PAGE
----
Ratings

Pros:
High-quality, all-solid cutaway dreadnought from one of the top names in the acoustic-electric market.

Cons:
Side-mounted preamp controls.

Street:
$1,799

Takamine EF360SC TT
esptakamine.com



Tones:


Playability:


Build/Design:


Value:
 

Forty years ago, Takamine introduced its Palathetic system—an acoustic-guitar pickup with six individual piezo transducers that, to many ears, created a more realistic amplified sound than any other device on the market. The system created such a stir that some players cannibalized the electronics from Takamine guitars for use in their own instruments.

Takamine’s reputation as a great guitar for live amplification has remained consistent in the decades since. And it’s a testament to the Palathetic’s great utility that its basic original design is still intact and used on many Takamine guitars, including the EF360SC TT reviewed here. But with a “toasted” torrefied top, the EF360SC TT utilizes more than the company’s solid electronics to create a great sounding whole. And if this guitar is any indication, the Japanese builder is making some of its best guitars to date.

Baked to Perfection
The EF360SC TT is a dreadnought with a Venetian cutaway—hence the SC (soft cutaway) in the model name. The TT stands for Thermal Top technology, which is Takamine terminology for torrefaction: a process where raw wood is treated via a high heat/low oxygen “toasting” process that (in theory) changes the wood’s characteristics to sound and respond more like the wood on a vintage guitar. Torrefaction also darkens the coloring of wood, to a degree, and the solid spruce on the review model has taken on a rich amber hue that contrasts nicely with the deep browns of the non-torrefied, solid Indian Rosewood back and sides.

The EF360SC TT is very attractive, in a subdued and traditional way. Ornamentation is minimal and tasteful, with ivoroid body and neck binding, multi-layer purfling on the soundboard and the back, and a rosewood headstock overlay adorned with a script T. My only complaint about the design is that the guitar’s black pickguard looks a bit down-market compared to the rest of the appointments.

Handmade in Takamine’s shop, in Sakashita, Japan, the EF360SC TT is well built, to say the least. Construction is immaculate from headstock to endpin. Nut slots are perfectly notched, as are those on the split saddle. The frets are perfectly seated, polished, and free of jagged edges. Inside there’s not a trace of excess glue or any other artifacts of the manufacturing process.

Where it might lack a totally authentic vintage voice, it compensates with a balance that makes it forgiving to play and right at home in many musical situations.

A Refined Workhorse
Though the torrefied top is intended to give the EF360SC TT a mature voice, the slim C-shaped neck and faultless, high-gloss finish give the Takamine a decidedly modern feel. At well over five pounds (the extra weight is largely attributable to the electronics system), the EF360SC TT doesn’t entirely float on the lap. On the other hand, many guitarists will find that the EF360SC TT plays better than the typical dreadnought. It shipped from the factory with perfect low action. There were no dead spots or buzzing anywhere along the neck, and intonation was spot-on. While 1.75" nut width is increasingly common these days—and not just the preference of fingerstylists—the EF360SC TT’s nut width is a more typical, vintage-style 42.5 mm (1.67 "). But just as with those older guitars, the Takamine doesn’t feel cramped in the slightest.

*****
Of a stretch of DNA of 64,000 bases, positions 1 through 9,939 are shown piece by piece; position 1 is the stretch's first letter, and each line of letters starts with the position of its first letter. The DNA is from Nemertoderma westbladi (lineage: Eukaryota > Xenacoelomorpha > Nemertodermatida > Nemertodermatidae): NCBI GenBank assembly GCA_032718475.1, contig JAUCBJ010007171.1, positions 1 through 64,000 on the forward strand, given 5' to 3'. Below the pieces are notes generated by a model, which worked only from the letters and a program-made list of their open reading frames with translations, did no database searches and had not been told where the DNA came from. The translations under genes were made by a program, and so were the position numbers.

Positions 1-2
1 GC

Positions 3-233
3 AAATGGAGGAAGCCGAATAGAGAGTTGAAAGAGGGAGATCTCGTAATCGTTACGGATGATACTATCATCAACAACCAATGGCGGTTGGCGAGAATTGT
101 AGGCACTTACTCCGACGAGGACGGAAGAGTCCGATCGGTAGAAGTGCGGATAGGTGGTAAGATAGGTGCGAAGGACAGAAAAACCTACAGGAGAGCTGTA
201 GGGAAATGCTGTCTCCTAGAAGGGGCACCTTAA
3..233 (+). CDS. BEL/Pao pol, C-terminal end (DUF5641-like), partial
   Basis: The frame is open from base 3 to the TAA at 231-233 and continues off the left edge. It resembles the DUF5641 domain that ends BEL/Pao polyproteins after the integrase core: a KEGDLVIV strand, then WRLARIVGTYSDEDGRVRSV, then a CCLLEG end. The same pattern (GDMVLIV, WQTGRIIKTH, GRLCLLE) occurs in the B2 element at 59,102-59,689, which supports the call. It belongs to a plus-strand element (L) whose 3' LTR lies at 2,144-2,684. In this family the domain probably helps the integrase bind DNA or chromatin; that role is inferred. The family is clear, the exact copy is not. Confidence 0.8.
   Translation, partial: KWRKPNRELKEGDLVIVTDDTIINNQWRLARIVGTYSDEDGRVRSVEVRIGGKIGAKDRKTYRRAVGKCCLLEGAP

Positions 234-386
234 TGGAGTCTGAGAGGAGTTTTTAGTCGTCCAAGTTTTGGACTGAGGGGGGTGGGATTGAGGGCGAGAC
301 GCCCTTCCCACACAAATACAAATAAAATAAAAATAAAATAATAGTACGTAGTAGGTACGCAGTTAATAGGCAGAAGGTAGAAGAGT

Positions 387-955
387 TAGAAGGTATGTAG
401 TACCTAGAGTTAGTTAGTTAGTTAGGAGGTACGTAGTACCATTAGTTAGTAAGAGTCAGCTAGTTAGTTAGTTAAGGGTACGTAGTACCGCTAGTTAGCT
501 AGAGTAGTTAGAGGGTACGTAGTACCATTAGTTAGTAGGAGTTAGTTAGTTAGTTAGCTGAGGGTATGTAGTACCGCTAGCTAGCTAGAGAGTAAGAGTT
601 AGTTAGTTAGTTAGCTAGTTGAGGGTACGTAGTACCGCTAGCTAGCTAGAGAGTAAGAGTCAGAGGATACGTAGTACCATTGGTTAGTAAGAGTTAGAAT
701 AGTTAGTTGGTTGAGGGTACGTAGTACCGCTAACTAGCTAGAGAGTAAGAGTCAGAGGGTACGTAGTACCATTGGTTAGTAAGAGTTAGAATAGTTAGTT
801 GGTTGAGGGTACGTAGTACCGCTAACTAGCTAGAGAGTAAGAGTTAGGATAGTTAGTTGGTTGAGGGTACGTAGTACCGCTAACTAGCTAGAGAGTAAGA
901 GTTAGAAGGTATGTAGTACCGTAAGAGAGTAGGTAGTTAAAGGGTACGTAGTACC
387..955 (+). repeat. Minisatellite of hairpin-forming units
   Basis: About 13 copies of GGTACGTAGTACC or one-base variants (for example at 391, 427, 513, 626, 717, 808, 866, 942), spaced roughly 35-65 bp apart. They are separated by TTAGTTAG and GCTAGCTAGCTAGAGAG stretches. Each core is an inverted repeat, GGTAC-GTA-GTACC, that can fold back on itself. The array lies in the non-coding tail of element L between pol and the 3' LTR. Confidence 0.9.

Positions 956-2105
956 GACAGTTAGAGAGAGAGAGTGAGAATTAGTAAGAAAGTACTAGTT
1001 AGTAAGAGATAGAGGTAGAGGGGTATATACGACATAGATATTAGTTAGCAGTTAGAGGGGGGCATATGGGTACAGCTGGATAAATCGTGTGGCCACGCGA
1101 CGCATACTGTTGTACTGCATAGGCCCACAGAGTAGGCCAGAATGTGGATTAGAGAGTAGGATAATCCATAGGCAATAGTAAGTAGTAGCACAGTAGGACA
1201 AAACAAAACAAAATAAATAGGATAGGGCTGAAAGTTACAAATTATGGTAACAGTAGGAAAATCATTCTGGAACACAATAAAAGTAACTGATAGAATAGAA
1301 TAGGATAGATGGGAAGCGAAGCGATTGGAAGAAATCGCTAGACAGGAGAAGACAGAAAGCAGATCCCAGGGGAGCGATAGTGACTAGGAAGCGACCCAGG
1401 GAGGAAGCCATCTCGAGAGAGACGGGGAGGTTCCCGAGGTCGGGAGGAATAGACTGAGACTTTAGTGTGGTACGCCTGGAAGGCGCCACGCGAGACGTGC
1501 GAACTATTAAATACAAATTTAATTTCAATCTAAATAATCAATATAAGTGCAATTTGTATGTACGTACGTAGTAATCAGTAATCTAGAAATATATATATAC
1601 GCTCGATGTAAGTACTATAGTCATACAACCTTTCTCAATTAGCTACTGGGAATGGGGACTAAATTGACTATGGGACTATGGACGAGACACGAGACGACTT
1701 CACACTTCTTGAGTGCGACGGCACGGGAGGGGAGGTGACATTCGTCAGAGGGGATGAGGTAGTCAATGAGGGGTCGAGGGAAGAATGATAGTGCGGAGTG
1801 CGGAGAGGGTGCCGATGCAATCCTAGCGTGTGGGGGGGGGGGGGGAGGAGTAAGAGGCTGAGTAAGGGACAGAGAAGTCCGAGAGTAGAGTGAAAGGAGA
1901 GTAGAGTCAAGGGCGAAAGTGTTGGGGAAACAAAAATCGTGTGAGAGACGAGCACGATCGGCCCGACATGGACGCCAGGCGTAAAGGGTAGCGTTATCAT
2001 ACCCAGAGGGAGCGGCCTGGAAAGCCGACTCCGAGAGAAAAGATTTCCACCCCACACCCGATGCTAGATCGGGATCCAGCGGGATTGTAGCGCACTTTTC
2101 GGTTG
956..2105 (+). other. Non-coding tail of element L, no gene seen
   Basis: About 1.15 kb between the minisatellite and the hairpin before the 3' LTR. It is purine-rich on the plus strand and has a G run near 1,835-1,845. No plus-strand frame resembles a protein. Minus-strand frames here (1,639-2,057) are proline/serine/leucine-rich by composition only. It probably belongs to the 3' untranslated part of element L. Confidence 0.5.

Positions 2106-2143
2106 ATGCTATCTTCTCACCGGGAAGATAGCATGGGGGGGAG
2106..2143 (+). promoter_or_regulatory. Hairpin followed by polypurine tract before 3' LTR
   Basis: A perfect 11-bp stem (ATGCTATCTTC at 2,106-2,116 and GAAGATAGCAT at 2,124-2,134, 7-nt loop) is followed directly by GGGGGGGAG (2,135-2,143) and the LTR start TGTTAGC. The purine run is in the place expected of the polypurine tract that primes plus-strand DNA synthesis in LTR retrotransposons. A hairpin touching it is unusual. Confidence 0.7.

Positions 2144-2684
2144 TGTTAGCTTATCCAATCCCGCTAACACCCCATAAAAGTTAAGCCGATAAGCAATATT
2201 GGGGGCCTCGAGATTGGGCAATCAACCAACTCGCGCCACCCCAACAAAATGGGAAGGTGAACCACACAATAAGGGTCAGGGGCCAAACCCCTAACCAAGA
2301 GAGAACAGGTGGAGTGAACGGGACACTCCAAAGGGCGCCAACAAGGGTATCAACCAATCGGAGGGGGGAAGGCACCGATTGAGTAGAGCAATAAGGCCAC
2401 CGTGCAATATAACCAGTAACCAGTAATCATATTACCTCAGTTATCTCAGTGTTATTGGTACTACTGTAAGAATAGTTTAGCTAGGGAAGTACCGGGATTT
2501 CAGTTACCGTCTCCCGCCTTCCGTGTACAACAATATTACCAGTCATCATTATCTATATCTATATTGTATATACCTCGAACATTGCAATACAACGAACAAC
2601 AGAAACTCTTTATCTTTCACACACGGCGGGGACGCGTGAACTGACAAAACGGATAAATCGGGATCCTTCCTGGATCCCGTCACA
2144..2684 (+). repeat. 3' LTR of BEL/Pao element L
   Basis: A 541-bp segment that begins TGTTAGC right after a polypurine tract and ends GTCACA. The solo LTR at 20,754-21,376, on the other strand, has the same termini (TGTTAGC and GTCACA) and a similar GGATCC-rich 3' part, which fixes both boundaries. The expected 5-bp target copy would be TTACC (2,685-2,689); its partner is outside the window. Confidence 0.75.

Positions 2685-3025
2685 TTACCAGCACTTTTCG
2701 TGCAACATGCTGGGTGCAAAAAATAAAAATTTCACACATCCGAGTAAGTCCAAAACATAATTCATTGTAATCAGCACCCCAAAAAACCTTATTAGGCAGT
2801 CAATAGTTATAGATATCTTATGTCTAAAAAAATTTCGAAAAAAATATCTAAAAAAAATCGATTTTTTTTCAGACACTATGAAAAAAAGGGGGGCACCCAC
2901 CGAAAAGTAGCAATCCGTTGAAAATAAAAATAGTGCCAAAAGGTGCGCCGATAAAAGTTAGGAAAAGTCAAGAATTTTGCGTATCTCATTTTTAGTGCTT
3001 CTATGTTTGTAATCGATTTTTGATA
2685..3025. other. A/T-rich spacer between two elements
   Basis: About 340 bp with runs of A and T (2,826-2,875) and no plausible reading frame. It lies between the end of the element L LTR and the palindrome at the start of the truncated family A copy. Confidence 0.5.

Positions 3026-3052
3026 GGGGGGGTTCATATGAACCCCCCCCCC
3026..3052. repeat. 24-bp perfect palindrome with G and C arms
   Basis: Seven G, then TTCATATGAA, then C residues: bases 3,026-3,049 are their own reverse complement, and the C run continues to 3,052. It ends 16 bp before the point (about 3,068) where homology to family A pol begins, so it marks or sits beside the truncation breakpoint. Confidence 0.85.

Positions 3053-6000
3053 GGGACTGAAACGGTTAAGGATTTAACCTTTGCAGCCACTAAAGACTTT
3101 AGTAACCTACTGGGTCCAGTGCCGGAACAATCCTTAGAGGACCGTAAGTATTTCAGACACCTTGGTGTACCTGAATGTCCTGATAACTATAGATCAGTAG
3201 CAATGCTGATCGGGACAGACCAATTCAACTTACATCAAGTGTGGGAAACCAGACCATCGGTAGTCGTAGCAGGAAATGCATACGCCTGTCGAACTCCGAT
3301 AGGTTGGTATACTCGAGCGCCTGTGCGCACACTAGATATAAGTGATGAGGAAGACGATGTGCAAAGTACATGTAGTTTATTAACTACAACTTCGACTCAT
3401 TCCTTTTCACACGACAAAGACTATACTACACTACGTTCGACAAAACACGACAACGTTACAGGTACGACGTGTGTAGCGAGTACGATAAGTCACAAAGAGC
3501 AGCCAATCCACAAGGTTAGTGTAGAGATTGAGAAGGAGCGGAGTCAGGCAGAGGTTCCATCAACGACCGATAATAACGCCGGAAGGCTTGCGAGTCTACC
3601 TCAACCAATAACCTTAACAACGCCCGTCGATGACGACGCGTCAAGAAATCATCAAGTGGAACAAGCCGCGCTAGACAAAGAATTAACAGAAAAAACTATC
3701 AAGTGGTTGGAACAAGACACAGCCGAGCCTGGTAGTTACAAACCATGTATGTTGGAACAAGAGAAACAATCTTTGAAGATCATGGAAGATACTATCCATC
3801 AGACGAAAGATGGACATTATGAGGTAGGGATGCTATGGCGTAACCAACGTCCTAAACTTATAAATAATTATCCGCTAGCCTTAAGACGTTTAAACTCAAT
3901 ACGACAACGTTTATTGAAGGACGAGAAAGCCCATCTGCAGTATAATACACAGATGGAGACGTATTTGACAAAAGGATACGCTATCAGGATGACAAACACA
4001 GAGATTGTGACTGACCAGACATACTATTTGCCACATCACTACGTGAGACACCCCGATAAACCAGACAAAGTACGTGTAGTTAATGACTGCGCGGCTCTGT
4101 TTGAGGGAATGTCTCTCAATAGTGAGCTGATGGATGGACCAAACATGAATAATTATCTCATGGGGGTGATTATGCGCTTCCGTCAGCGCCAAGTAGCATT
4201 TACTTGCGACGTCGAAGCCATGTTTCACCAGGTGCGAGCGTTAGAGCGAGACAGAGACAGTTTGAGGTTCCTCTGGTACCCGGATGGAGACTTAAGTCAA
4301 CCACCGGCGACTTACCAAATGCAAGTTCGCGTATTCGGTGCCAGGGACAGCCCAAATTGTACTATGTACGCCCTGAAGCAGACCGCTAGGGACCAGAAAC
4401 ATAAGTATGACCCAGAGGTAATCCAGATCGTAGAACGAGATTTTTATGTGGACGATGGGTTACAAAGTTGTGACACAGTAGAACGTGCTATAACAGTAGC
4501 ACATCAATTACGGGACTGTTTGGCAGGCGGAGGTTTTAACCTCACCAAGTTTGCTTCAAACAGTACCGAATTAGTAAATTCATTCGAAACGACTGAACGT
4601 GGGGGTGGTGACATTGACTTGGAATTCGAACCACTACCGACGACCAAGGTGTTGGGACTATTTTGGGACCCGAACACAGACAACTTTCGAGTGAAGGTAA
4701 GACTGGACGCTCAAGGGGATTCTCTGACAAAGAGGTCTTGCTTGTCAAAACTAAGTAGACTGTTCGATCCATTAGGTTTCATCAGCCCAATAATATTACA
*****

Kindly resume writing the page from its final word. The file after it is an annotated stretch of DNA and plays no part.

The EF360SC TT doesn’t seem geared toward a particular style, in the way that, say, an old Martin D-18 or D-28 is a quintessential bluegrass machine. Nor does it always sound completely vintage. At times it seemed to be missing some of the depth you hear in the best vintage flattops. But that’s not necessarily a bad thing. And where it might lack a totally authentic vintage voice, it compensates with a balance that makes it forgiving to play and adaptable to many musical situations. Whether I picked G runs on the EF360SC TT, strummed hard, or tried delicate fingerpicking in DADGAD and open-G tunings, I was impressed by the guitar’s evenness between registers, projection, and sustain. The bass is strong without being boomy, the midrange is punchy, and the trebles are clear and full. It’s also certainly reasonable to expect the EF360SC TT to age as gracefully as a vintage instrument, even with its torrefied head start.

Potent Plugging In
In addition to the undersaddle pickup, the EF360SC TT is equipped with the CT 4B II preamp, which is available only on Japan-built Takamines. The preamp includes +/-5db low-, mid-, and high-band EQ sliders, a volume control, and a built-in chromatic tuner. While the tuner is set to the standard A440, it can be calibrated to other frequencies. When the tuner button is pressed, it mutes the guitar’s output, for silent tuning onstage. It’s hard to get excited about the aesthetics of the side-mounted preamp, but the unit’s functionality makes up for its lack of visual appeal. It’s intuitive, the EQ is super flexible, and, plugged into a Fender Acoustasonic amp, the system delivered a very convincing reproduction of the guitar’s acoustic sound.

The Verdict
Takamine uses torrefied woods to excellent effect in the EF360SC TT. It’s fantastically flexible and beautifully built. It has the solid feel and the sonic versatility of a real workhorse that you may be very reluctant to put down.